A better title for this post would be “Don’t Go Back to Newburgh!” Our initial favorable impression of Newburgh and its waterfront began to fade around 9:00 p.m. when we realized the incredibly loud music from the waterfront bar wasn’t going to end anytime soon. In fact, it didn’t end until around 12:45 a.m. when we were then able to hear the guitar-playing singer at the restaurant next door. He kept going until a bit after one.
Other than that, though, it was a nice enough place. The moon was nearly full, and the water was calm.
My father told me this morning that I was in Newburgh by boat a mere 42 years ago. It must have been quieter then.
This morning there was barely any traffic on the river, and the water was as smooth as glimmer glass, as my grandfather used to say. (It was his boat I was on that first time in Newburgh.)
We had the tide with us most of the day and cruised along at nearly 8 knots. We chased down, and eventually passed, the John Reinauer, which was pushing two fuel barges. They passed Newburgh shortly before we slipped our lines, and we didn’t catch them until we had almost arrived in Catskill.
Catskill Marina (where we are now) is another place I visited 42 years ago. That’s me in the sailor hat:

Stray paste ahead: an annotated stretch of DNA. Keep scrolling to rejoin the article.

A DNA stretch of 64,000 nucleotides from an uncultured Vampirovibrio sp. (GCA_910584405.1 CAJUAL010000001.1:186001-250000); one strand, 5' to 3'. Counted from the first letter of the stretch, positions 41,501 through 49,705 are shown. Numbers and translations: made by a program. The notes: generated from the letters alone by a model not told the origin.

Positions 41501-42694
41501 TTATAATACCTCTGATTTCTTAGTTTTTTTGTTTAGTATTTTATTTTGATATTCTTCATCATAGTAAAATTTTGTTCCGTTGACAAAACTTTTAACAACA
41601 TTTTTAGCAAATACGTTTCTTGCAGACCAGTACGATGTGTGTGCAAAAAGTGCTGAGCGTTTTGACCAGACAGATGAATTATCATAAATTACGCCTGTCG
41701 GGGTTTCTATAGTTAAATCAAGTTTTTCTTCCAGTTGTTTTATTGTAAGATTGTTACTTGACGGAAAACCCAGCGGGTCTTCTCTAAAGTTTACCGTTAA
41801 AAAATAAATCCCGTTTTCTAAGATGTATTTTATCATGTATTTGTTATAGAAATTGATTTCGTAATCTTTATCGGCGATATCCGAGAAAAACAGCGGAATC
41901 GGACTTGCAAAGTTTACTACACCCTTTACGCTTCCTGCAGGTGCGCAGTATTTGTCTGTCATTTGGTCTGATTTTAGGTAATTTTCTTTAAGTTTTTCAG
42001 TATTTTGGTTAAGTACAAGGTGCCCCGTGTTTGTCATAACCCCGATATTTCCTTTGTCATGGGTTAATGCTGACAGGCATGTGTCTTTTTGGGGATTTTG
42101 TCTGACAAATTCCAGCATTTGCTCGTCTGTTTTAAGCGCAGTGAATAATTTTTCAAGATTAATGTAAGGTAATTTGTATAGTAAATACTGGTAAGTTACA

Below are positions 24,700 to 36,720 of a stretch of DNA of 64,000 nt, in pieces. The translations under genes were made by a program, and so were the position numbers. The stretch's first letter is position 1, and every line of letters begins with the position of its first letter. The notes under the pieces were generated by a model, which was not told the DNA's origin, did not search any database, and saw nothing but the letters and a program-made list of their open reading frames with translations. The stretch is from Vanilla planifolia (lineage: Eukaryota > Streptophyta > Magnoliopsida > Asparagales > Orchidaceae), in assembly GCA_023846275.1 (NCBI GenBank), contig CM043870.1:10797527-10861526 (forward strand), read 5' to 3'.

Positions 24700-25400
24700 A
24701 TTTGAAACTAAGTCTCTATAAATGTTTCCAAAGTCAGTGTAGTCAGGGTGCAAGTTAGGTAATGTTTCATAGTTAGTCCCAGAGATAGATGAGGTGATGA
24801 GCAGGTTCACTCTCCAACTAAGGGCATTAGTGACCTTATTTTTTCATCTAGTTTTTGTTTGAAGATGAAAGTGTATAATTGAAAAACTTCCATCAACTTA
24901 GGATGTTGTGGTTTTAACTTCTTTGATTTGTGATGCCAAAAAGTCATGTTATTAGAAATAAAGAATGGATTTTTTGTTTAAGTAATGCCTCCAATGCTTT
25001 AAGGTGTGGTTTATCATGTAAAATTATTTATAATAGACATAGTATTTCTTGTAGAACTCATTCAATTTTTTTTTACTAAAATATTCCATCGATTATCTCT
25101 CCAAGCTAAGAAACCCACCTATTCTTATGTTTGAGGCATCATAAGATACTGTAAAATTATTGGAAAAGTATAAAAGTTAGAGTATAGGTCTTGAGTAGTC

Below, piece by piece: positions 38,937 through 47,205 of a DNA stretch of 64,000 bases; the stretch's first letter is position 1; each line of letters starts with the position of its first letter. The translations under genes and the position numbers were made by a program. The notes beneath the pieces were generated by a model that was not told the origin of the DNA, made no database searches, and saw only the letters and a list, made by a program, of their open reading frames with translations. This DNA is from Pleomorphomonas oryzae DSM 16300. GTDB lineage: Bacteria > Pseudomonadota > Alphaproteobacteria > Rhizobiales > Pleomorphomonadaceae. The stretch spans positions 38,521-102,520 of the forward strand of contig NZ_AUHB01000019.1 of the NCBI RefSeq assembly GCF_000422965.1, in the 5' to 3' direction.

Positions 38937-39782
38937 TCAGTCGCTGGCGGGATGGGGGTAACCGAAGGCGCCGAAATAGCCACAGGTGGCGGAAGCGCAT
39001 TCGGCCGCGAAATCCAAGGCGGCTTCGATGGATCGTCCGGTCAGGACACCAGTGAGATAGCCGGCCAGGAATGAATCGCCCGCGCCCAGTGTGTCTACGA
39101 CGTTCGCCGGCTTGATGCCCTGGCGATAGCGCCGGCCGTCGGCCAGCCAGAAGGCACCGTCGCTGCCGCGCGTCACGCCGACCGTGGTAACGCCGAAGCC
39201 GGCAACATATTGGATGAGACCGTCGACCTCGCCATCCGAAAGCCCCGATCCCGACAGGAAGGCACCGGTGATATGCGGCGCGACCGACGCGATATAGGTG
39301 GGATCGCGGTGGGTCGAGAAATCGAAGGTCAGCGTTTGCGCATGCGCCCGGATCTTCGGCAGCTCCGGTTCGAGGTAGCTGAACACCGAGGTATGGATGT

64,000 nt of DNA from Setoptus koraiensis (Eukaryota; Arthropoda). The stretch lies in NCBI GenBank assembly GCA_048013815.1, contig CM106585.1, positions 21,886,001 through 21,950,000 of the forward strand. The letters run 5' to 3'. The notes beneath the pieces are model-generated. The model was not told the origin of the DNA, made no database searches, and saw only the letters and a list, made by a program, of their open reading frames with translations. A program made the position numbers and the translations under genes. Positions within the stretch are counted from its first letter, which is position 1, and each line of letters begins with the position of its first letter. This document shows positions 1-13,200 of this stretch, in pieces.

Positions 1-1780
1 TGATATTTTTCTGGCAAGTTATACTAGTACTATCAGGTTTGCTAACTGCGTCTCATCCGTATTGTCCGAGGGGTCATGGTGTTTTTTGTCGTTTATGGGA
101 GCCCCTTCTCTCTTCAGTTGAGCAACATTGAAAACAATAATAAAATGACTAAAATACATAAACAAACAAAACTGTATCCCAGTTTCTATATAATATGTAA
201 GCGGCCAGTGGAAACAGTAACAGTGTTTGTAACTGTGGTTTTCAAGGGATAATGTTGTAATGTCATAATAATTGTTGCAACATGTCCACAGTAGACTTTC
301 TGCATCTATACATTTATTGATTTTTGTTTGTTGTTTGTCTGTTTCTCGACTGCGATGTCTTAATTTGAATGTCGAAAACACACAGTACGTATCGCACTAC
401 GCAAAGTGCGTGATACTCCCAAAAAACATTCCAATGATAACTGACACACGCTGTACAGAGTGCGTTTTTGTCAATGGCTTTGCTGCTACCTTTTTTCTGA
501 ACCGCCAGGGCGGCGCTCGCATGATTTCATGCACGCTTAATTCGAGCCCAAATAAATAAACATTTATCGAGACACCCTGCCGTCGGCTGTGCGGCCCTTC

It is the complete opposite of Newburgh, a quiet marina up the Catskill Creek. The facilities and showers are spotless, there’s barely a ripple in the creek, and birds are singing.
Catskill Marina is also where we acquired our national ensign. Our neighbor at the dock, Al of Dream Catcher from Schuylerville, NY, was incredibly friendly and generous. We were talking boats with him, and we mentioned that we couldn’t figure out where to put a flag on Puffin. He said he had an extra one and went below to find it. Here we are with our brand-new flag proudly flying from Puffin‘s mast:
We took a walk into town and visited Main Street. As part of the Hudson Quadricentennial, Catskill has decorated itself with painted cats.
Here’s “Half Moon Kitten”:
And here’s “Cat’n Henry Hudson”:
We’re a bit surprised that we haven’t seen more goings-on around the quadricentennial during our journey. Other than the cats in Catskill, all we’ve seen are lots of Explore NY 400 flags. And this banner at Catskill’s Cone-E Island ice cream shop:
See the bridge behind the banner? According to an 1867 map displayed in a shop window, it’s a movable bridge. We think the current “Uncle Sam Bridge” has replaced that one. This bridge was named for the guy who inspired the Uncle Sam character. He lived near Catskill from 1817 to 1822, which I guess is significant enough to warrant having a bridge named for him.
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